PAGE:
The Republican convention in Minneapolis Minnesota is a hodge podge of parts. One part social conservaties, other parts military hawks, other parts progressive evangelicals, and somehow someway all of these different parts must coalesce into a whole if the GOP has any hopes of winning the presidential election this fall. In the end of an uneven day of speeches and commentary, Governor Sarah Palin of Alaska provided that lightening bolt for the the political Frankenstein that is the Republican party - now for the first time in months they can truly say "It's Alive, It's Alive" in reference the GOP base, as opposed to Fred Thompson.
On the whole the Republican convention is a very very subdued affair. After the rousing passion and excitement of the Democratic Party convention in Denver there is almost a sense in Minneapolis that they're just going through the motions. The convention center is almost empty during the day, whereas the Pepsi center in Denver was packed all morning noon and night. There is a paramilitary presense everywhere that you walk, with soldiers and police officers shipped in from various states across the union. While protesters ranging from Ron Paul supporters to anti-war demonstrators are allowed to protest right in front of the main security gate, contraband inside the convention center is severely curtailed. I had picked up two posters from a local vendor that depicted the Democratic and Republican conventions and was told at the security door that no outside posters, not specifically sanctioned by the McCain-Palin campaign would be allowed.
Again, you could walk through the corridors of the mostly empty Excell center and see very little in the way, of even Republican activism. It was almost like showing up 3 hours late for prom and all you see is the deflating balloons and streamers on the ground. You know SOMETHING probably happened here, or should have, but you didn't see it. You get the sense that the Republican party should be more riled up, if for no other reason than to counter the festivities of thier Democratic rivals last week, but little in the way of passion could be found. There were however various policy discussions, T. Boone Pickens, famous for his "Pickens Plan" commercials was traversing the center making converts to his energy policy as well as the usual bevy of late arriving delegates. It msut be noted that the Demographics of the convention were astounding, the vast majority of the attendees are older, with many many gray haired men and women attending as private citizens or delegates. What's more, the minority population was almost nonexistent, George Bush famously got almost 44% of the Latino vote in 2000 and 2004, a feat that I don't think John McCain will come even close to meeting if the convention population is any indicator.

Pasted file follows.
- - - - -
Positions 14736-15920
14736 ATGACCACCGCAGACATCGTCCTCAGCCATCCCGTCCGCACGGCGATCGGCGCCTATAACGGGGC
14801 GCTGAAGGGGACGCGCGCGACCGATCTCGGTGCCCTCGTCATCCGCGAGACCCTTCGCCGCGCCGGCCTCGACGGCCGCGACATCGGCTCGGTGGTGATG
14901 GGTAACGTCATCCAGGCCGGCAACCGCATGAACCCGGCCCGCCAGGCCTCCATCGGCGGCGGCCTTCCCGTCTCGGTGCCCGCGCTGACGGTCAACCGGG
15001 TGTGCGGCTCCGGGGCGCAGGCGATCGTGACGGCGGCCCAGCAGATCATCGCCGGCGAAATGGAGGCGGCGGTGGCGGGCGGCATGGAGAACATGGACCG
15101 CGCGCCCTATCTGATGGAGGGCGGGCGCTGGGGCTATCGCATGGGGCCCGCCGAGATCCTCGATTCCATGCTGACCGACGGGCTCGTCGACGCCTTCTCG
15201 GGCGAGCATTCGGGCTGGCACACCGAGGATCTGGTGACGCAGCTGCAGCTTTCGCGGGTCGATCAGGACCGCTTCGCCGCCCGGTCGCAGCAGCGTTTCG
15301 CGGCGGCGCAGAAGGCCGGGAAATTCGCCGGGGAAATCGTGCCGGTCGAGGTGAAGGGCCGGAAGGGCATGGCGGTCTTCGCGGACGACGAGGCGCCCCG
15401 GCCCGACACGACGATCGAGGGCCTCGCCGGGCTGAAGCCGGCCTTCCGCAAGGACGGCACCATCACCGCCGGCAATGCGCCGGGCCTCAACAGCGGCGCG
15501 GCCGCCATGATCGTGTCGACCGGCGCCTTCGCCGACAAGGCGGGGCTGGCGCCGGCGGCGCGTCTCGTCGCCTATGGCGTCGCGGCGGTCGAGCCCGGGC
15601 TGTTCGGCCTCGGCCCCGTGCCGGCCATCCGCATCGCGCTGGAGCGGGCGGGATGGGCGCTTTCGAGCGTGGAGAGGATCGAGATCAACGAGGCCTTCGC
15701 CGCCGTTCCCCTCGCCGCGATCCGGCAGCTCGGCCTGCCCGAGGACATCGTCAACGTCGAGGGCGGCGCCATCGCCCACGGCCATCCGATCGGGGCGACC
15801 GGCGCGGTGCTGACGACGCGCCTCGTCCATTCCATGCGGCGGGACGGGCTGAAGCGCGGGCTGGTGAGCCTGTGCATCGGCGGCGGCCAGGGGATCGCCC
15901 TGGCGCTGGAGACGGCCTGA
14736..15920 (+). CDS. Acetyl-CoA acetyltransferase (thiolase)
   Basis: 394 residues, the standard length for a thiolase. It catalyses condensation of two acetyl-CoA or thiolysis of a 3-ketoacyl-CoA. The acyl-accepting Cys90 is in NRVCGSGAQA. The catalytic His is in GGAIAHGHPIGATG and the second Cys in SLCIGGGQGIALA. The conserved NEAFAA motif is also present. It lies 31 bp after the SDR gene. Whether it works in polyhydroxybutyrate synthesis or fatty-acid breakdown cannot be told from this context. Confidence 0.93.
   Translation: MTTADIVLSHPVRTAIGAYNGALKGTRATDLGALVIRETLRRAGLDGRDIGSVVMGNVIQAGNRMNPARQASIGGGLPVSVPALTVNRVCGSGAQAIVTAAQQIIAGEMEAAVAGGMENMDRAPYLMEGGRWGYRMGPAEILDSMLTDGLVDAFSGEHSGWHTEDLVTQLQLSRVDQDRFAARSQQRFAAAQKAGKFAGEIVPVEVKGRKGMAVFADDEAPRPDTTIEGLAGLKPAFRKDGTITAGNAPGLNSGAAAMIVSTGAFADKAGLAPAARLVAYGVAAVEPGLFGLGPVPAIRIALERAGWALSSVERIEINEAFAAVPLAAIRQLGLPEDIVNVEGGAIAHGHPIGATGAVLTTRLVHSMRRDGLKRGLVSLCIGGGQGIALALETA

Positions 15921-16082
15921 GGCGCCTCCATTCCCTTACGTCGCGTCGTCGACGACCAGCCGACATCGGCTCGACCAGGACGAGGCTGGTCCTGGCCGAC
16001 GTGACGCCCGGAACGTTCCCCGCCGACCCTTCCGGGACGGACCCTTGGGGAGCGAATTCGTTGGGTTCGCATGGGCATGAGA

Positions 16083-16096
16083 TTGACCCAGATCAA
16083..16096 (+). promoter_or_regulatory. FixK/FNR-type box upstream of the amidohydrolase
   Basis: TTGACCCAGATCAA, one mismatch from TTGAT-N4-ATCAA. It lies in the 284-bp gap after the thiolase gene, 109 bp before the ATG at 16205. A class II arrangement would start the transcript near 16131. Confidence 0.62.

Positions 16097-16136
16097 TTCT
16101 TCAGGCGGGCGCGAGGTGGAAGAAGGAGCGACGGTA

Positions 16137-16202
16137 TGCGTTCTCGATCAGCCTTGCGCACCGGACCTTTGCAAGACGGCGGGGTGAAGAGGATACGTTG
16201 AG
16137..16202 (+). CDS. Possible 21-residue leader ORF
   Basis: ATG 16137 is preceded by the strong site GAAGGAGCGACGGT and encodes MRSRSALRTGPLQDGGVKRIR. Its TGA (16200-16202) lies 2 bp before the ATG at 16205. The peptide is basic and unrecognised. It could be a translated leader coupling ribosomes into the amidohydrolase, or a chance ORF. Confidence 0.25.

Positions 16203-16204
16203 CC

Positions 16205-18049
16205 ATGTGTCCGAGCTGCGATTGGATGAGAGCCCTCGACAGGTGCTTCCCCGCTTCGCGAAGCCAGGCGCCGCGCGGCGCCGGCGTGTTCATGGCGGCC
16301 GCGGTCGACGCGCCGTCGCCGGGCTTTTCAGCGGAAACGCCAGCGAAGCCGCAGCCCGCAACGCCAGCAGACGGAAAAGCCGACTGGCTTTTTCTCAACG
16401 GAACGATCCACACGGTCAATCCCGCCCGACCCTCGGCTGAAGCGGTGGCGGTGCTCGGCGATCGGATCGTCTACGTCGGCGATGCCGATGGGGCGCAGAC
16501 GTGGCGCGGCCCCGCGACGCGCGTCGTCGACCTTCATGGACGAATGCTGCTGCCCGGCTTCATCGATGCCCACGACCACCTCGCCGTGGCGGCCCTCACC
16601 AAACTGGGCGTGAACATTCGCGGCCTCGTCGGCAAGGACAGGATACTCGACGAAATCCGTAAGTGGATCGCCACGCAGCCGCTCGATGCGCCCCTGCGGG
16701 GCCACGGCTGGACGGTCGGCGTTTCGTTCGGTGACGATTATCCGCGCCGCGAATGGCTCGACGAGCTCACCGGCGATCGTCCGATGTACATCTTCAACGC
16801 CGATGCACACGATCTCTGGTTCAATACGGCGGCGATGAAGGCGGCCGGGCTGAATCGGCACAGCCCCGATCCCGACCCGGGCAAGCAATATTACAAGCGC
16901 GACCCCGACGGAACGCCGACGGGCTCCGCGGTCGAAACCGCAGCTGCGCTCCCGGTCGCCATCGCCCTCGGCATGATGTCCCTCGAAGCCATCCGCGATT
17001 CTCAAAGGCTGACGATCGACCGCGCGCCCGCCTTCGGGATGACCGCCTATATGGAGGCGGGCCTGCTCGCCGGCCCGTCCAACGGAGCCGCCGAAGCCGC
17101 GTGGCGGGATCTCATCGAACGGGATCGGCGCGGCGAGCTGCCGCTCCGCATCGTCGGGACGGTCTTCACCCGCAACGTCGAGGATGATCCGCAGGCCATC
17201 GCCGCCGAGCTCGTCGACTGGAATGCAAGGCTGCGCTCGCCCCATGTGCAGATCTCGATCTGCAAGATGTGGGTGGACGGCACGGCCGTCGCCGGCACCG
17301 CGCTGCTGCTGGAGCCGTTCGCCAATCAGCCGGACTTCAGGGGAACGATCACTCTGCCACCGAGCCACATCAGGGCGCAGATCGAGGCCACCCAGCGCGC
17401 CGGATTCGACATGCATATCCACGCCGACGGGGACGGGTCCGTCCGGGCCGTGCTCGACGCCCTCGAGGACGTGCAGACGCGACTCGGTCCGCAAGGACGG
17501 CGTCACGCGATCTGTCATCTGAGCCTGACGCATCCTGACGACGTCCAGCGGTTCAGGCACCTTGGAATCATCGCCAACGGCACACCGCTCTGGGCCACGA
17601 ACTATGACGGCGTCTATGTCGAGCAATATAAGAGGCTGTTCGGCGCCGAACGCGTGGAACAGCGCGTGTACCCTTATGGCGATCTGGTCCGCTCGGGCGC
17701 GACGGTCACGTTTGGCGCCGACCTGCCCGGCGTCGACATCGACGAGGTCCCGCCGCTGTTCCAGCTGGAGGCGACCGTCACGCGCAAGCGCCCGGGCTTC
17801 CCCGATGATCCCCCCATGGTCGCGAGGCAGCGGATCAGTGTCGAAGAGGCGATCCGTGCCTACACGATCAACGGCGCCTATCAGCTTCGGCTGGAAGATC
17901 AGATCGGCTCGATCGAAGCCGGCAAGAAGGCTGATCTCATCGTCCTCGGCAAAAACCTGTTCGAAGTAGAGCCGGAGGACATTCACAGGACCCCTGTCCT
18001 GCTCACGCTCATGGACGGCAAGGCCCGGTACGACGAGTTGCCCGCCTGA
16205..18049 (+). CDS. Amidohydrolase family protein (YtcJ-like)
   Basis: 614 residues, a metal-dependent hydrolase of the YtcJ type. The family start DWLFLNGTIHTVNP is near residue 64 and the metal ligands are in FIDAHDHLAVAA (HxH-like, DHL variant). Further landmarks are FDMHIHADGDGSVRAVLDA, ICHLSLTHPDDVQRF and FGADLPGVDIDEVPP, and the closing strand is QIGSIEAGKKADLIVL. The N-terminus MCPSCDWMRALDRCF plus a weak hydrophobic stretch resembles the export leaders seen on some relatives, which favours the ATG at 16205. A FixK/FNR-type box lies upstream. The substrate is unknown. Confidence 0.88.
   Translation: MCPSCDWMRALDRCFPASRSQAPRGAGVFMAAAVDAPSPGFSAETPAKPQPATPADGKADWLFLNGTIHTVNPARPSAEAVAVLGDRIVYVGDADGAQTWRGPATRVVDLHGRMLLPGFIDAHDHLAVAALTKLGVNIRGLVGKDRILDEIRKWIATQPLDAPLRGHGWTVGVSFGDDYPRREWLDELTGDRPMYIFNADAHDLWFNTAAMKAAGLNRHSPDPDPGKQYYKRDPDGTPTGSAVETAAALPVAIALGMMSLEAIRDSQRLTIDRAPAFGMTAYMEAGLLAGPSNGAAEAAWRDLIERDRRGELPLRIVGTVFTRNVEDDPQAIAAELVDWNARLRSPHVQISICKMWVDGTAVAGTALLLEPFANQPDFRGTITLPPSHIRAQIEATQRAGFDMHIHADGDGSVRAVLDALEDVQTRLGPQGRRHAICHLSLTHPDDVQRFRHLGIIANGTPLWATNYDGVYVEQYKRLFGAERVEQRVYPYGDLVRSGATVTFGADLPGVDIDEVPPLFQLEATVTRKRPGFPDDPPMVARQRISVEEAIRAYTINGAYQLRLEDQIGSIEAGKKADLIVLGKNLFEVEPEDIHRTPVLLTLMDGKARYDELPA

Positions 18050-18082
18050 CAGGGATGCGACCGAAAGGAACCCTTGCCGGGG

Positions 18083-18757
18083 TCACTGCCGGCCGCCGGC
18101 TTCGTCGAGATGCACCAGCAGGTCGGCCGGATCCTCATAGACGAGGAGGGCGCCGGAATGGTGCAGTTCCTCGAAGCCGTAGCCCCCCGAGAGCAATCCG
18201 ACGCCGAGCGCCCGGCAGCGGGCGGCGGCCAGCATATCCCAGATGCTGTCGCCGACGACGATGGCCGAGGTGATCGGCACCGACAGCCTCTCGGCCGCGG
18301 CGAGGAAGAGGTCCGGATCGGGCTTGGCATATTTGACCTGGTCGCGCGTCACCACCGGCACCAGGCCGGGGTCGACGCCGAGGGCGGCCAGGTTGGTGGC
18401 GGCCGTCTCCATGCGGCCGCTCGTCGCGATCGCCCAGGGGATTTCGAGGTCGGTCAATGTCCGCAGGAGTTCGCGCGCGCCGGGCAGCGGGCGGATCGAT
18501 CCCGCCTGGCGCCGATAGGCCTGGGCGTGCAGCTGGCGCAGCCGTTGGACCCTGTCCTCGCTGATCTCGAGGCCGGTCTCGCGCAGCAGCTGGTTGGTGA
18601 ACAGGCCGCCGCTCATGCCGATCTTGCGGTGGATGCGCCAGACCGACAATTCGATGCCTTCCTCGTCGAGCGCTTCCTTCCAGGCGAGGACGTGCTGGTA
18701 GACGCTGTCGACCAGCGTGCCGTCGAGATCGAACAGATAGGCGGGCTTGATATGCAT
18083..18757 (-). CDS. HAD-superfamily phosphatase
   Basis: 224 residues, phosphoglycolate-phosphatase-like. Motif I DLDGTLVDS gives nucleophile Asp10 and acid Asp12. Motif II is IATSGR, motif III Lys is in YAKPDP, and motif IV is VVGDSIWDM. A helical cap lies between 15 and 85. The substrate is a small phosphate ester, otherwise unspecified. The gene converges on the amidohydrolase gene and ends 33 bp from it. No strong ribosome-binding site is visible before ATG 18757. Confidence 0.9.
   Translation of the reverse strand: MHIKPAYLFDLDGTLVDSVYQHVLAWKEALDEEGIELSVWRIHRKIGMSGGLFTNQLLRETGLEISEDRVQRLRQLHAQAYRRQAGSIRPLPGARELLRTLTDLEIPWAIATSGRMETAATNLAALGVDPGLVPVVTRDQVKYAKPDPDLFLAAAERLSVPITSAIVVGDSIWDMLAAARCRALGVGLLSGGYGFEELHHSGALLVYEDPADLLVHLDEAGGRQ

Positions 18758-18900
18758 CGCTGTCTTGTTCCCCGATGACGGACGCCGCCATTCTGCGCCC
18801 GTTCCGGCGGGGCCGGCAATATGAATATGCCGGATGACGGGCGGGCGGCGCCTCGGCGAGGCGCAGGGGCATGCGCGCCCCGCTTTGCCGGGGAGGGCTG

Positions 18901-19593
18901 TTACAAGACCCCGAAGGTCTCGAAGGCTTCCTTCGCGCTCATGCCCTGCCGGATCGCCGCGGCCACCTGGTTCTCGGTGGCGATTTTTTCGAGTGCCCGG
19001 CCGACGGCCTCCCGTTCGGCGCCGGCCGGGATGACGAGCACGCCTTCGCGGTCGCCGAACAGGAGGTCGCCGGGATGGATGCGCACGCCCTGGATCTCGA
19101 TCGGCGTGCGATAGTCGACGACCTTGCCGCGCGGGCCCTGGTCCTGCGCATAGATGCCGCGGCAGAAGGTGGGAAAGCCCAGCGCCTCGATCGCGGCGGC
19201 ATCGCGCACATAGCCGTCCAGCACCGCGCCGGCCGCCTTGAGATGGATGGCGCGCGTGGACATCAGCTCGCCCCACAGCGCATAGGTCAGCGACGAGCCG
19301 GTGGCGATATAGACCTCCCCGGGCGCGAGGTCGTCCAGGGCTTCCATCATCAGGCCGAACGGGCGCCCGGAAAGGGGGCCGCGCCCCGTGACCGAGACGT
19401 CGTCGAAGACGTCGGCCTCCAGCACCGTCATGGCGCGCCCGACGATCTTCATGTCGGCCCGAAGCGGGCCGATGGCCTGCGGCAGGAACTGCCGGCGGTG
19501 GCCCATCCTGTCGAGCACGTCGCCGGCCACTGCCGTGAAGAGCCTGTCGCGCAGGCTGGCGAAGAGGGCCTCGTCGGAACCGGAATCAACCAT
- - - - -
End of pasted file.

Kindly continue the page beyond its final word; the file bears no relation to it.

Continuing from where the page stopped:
As the evening rolled on, the excitement in the room started to rise bit by bit. Rudy Giuliani's speech got the audience ready for a rip-roaring sermon of electoral college shaking proportions, and they were not disappointed. Governor Sarah Palin did a fantastic job of doing exactly what the Republicans need to do in order to not lose, but may not have done enough in her first speech to make sure that they win. The GOP base loves Sarah Palin, her spunk her looks and her conservatism have provided this campaign with a kick that is most sorely needed. Her speech, while somewhat stiff in presentation, did a great job of exciting the faithful and putting out some impressive jabs on Barack Obama without even mentioning his name directly. Of course, this speech was simply speaking to the chior. Everyone in that room already knew they liked Sarah Palin and she could have read names out of the phone book and would have wowed the audience, but her goal was twofold, introduce herself and gain some votes. She did the first job perfectly the second job, not so much.
Palin's searing attacks on Barack Obama brough out boos and cheers from the audience, and she gave a little bit to each part of the modern GOP base, conservatives, hawks and evangelicals, but I doubt her comments played so well with the moderate voter. The truth is the most voters out there, don't HATE Barack Obama, they just aren't sure if he's ready, and are concerned about electing a black man to the White House. And most voters aren't awed by John McCain's service, they think he did a noble thing for his country 35 years ago, but 5 years in a bamboo tiger cage have nothing to do with paying 3.75 a gallon for gas, and $500.00 a month in perscription drugs. When the casual voter flips by to see jab after jab on Barack Obama, mixed with loud boos and jeers from the crowd, this is more of a turnoff than a turnon. Palin should've taken a cue from Joe Lieberman's much ignored but brilliant speech on Tuesday night. He literally buried Barack Obama in praise, claimed that such a talented man would make a wonderful president in about 5 years, but the urgency of now required a man with more experience. This is an argument that feeds into the fears that already exist about Obama in the swing voter's minds, the slice and dice tactics shown by Palin may provide some grist for the talking heads and right wing voters but will do little to move the casual political observer who just wants to see something get done in Washington.